How to Practice the Norweigian Concept of Friluftsliv (And How it Can Help You Embrace a Coronavirus Winter)

This past week Minneapolis experienced its first snowstorm of the season. After a summer of socially distanced outdoor activities, picnics, hiking, boating, and biking, this came as a stark reminder that a coronavirus winter is upon us. While you may immediately jump to thinking about hibernating until spring, Minneapolitans will be rolling out the winter bike tires, snowshoes, cross-country skis, and ice skates. We often joke here in Minneapolis (home of the Blue Zones corporate headquarters, 2020’s most bike-friendly city in the U.S., and among the country’s top location for active commuting, even in winter) that there is no bad weather, just bad clothing—and perhaps it’s in our blood.

Source: Business Insider

More Minnesotans report Scandinavian heritage than any other state and have the second-highest percentage of Norwegian (13.9%) heritage, coming only after North Dakota.

The concept of “open-air living” and embracing the outdoors regardless of the forecast is deep in our heritage. Friluftsliv, similar to the 2016 craze over Danish hygge, may just be the new buzzword of winter 2020. Friluftsliv is a Norwegian word that illustrates the commitment to celebrating time outdoors.  And it doesn’t have to be skating or skiing—it’s a long walk outside, a picnic in the backyard, a hike through the woods, a bike commute, a daily dog walks, or a drink at an outdoor heated (socially-distanced) patio.

We’ve known for quite some time that spending time outdoors can boost happiness, improve productivity, and reduce stress. Urban green space therapy has been shown to have a positive effect on health. Having a green, tree-covered area to walk has been linked to increasing longevity in the elderly. And more than the physical and psychological benefits of getting outside year-round, top epidemiologist Michael Osterholm, PhD, MPH has stated that “being outside is really a very important thing for COVID-19 because you’re getting fresh air and movement. It also turns out that being in the outside environment dissipates these aerosols very, very quickly.” There is increasing evidence that the coronavirus can linger and spread in crowded indoor areas and that infectious clouds can be dispersed with fresh air, so it remains as important as ever to be diligent in mask-wearing, social distancing, and hand washing.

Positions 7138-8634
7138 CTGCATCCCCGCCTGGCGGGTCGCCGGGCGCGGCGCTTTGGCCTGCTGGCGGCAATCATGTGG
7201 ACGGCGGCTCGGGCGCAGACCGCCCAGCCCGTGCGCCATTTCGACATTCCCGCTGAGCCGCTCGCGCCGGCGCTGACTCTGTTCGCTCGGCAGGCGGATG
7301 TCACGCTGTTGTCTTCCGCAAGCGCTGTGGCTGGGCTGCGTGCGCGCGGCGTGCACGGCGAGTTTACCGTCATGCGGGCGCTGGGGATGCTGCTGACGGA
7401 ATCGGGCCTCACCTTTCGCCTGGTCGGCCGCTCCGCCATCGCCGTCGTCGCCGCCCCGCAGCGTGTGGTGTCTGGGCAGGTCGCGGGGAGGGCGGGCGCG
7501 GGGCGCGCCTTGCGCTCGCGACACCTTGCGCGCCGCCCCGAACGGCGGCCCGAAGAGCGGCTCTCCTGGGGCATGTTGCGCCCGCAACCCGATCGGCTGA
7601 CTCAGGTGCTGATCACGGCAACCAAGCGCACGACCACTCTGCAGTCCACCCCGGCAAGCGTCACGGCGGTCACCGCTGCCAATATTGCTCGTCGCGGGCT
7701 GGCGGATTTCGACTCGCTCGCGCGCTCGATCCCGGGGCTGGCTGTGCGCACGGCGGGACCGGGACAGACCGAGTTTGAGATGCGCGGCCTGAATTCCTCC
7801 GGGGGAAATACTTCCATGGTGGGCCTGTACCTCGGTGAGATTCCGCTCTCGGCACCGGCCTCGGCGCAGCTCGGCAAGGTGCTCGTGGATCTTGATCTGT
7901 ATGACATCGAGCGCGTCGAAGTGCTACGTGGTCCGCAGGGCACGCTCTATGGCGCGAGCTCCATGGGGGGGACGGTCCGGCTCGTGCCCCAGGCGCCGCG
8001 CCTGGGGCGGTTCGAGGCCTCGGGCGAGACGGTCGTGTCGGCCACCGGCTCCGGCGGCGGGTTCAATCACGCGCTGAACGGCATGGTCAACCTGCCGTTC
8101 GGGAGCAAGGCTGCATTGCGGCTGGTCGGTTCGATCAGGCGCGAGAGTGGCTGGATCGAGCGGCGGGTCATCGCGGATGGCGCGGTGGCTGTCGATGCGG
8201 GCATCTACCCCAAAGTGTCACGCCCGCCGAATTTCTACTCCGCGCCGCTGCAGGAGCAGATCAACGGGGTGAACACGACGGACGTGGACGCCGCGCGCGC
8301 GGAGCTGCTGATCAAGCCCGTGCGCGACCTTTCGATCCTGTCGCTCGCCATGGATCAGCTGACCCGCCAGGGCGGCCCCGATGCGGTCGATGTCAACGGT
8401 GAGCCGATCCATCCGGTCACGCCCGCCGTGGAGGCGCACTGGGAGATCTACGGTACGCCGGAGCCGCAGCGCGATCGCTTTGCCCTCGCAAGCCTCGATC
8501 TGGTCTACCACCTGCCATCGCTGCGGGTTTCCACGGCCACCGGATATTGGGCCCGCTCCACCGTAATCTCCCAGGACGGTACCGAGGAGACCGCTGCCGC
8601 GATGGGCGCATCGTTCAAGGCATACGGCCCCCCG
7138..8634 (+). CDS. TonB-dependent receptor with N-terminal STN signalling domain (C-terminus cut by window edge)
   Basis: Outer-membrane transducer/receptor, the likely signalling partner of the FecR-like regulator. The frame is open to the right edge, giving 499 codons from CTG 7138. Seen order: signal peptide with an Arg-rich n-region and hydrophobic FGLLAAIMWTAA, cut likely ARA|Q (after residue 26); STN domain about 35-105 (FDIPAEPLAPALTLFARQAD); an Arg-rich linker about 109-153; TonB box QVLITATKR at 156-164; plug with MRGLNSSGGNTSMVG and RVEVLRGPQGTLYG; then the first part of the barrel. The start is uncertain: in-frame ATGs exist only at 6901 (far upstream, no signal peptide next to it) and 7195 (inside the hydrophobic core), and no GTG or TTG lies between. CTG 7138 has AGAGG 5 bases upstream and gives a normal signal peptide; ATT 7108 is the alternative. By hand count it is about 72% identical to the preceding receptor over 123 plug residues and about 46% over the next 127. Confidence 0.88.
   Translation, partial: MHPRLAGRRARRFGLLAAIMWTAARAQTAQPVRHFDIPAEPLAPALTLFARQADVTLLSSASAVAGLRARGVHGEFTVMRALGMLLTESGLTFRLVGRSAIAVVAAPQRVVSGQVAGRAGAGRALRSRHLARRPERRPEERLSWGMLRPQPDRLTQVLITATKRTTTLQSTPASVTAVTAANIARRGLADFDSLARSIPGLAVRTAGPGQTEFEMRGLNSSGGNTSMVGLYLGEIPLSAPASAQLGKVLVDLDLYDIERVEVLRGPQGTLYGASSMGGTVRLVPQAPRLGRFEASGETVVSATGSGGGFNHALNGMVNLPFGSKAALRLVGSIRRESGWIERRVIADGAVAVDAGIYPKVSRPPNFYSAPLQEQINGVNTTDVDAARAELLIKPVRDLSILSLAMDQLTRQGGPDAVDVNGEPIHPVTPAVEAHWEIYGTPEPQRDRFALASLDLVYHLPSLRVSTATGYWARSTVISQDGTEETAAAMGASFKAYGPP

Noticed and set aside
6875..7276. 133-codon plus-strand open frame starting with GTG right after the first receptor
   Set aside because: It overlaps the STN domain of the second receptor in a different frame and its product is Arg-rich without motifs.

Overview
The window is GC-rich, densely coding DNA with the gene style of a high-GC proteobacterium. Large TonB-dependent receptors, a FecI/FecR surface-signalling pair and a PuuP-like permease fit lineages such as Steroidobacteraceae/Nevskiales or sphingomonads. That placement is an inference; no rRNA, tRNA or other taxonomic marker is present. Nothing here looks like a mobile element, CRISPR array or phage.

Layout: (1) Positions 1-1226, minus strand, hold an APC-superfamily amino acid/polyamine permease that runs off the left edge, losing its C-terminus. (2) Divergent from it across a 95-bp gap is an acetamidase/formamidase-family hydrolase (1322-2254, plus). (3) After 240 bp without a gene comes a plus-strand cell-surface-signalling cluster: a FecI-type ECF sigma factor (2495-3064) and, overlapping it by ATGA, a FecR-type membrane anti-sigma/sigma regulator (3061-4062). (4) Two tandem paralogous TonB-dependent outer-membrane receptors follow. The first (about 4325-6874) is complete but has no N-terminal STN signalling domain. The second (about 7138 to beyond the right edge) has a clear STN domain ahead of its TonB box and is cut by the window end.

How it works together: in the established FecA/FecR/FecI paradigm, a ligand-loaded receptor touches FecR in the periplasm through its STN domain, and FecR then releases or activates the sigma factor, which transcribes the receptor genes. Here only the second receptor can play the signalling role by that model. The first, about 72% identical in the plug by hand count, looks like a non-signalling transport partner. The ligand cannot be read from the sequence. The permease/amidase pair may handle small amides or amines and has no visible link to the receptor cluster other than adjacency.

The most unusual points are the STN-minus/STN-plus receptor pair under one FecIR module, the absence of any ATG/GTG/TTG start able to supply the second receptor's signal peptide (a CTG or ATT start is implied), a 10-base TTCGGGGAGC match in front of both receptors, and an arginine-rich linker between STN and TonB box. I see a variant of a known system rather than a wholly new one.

4 Ways to Embrace a Coronavirus Winter

1. Dress to linger.

Make it as comfortable as possible to be outside. Layer up with fuzzy sweaters, cozy mittens, and warm scarves or blankets.

2. Put your winter boots by the door to remind you to walk daily, no matter the weather.

Creating an environment that nudges you to move naturally will help you make the healthy choice the easy choice subconsciously.

3. Aim for 10 minutes of outdoor time, then build your way up.

Studies show that humans have the ability to adapt and acclimate to cold environments with some repeated exposure.

4. Outfit your outdoor space for lower temps.

If you have access to an outdoor space, perhaps invest in a portable heat lamp, a firepit, or extra throw pillows and blankets. Continue your gardening practices with cold-hardy plants like rosemary, boxwood, and yew (depending on your growing zone).

While I may not be walking or biking to the office any time soon, I’ll be hauling out the snow gear (and buying my new puppy some mittens) so we can embrace friluftsliv and stay active this winter.

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